inkpopper of the Week: Author SM Johnston
Posted by inkpop on April 19, 2010
This philosophy of providing constructive criticism to the inkpop community of writers is the reason why fellow inkpoppers describe Author SM Johnson (aka Sharon Johnston) as a critic who is “most helpful without being hurtful.”
The Australian who lives in a place with “tropical islands, lush rainforests, and platypus” is an inkpop community leader and writer in addition to a young mom with a full-time career.
Here, Johnston talks about her writing ambitions and the dream world she’s created with her book, Mishca.
inkpop: What’s the coolest thing you’ve figured out while being on inkpop?
Author SM Johnston: That I am a teen trapped in a grown-up’s body! I also have discovered how much people love Australia—the most common feedback I get is about the “like a kangaroo in headlights” line in Mishca.
Have you always known you were a writer?
I’ve only recently realized this is what I want to do for a living. When I was young, I loved Matlock, so I wanted to be a lawyer. Then in high school, I caught the drama bug. In school, I devoured books and wrote occasionally. I had a poem published in a newspaper, but it wasn’t something I considered as a career, because I was encouraged to look at “sensible jobs.”
Unlike Mishca, I didn’t follow my own dreams, and went to university to study law and economics. It was so stifling for a creative person, and I only lasted six months. I studied literature and journalism before landing a journalism cadetship 14 years ago. Since then, I moved into corporate communications—while it pays very well and I’m good at, it still doesn’t have the creative outlet I crave. I’ve been writing on-and-off for the past 12 years, and recently a friend urged me to try to get published, so inkpop has helped me figured out what I want to be when I “grow up.”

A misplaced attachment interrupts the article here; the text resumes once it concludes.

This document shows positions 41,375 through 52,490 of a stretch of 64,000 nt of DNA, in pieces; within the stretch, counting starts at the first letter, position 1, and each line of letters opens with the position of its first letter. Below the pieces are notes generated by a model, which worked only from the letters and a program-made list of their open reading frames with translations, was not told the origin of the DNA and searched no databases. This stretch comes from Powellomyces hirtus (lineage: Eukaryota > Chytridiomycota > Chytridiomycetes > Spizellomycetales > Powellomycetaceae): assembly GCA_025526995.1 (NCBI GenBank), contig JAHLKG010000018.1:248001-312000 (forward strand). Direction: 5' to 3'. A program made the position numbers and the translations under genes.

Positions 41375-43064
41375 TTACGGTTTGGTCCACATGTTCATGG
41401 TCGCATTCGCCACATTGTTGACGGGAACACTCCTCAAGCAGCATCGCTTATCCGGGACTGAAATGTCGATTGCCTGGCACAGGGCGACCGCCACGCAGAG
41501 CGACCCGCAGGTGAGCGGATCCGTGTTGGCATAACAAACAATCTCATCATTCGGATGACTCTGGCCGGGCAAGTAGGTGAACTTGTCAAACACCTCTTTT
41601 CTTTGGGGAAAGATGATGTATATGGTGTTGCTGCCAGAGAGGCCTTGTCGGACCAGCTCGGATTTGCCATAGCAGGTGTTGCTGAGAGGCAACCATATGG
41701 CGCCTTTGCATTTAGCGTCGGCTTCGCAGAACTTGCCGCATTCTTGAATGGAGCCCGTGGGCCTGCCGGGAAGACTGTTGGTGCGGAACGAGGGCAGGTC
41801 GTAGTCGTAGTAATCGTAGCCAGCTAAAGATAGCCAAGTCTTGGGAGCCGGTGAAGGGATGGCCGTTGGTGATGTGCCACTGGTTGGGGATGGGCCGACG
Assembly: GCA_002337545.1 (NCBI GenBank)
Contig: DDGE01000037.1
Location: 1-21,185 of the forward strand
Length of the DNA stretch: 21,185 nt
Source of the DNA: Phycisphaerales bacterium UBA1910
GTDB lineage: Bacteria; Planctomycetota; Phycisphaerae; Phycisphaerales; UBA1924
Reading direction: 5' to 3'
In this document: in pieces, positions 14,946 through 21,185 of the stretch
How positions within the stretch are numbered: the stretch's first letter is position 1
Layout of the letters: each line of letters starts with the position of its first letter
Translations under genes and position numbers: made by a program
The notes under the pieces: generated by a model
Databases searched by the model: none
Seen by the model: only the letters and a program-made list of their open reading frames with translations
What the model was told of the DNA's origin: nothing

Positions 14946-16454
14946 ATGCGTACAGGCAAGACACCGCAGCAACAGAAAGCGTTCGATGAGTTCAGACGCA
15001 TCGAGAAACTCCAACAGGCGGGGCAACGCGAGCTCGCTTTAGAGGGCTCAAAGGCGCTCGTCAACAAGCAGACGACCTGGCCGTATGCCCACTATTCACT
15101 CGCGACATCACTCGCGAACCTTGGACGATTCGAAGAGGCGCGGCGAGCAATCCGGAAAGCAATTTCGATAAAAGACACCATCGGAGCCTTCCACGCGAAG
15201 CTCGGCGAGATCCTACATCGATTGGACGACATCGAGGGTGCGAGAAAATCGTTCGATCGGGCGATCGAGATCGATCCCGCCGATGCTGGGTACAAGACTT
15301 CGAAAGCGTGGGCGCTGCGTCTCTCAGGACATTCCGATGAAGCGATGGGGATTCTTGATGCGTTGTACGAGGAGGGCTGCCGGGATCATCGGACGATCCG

You’ve written a number of short stories, but you don’t include them on inkpop because you want the focus to be on your book, Mishca. What are these “mystery” short stories like?
They’re a combination of social commentary and the plain weird. My favorite, Broken Butterfly wings, is trapped on an old dead computer that I’ll retrieve one day. It looks at the strained relationship between a mother and her adult daughter through the eyes of the youngest daughter.
A good example of my weird-inspired writing is Lamia and Mano, which is in the collaborative project, V’Day: 8 Tales of Love, Horror, and Friendship.
What’s Mishca about?
Most people love the main male character, Ryder, and want to beat me to a pulp for breaking Mishca and Ryder up partway through the book for Colin. Fantasy and sci-fi beings are hidden characters and include a night elf, mermaid, faerie, gargoyle, and a son of a super soldier (imagine if Captain America had a kid). Mishca is not your normal protagonist—she’s not white, she is very flawed, and, at times, funny. People regularly comment on how “real” she seems and how strong of a character she is.
At the end of Mishca, people will know what she is, but they won’t know why—I think they’ll be shocked when they discover “the mystery of Mishca.”
You posted an essay on inkpop called Etiquette for being a good inkpopper—how did this come about?
It’s about respect and tolerance. I know my perspective is a bit different. No matter how much you think you know someone’s motivation, we actually don’t, because other people don’t think like you. You can only control your own actions, and if you want inkpop to stay an awesome site, focus on your own actions, and respect other people’s rights to make their own choices.
inkpop Forums Topic: Who do you think should be the next inkpopper of the Week?
inkpop.com: Read. Write. Connect.
This inkpop blog post was written by Amy Schroeder (aka inkpopAmy)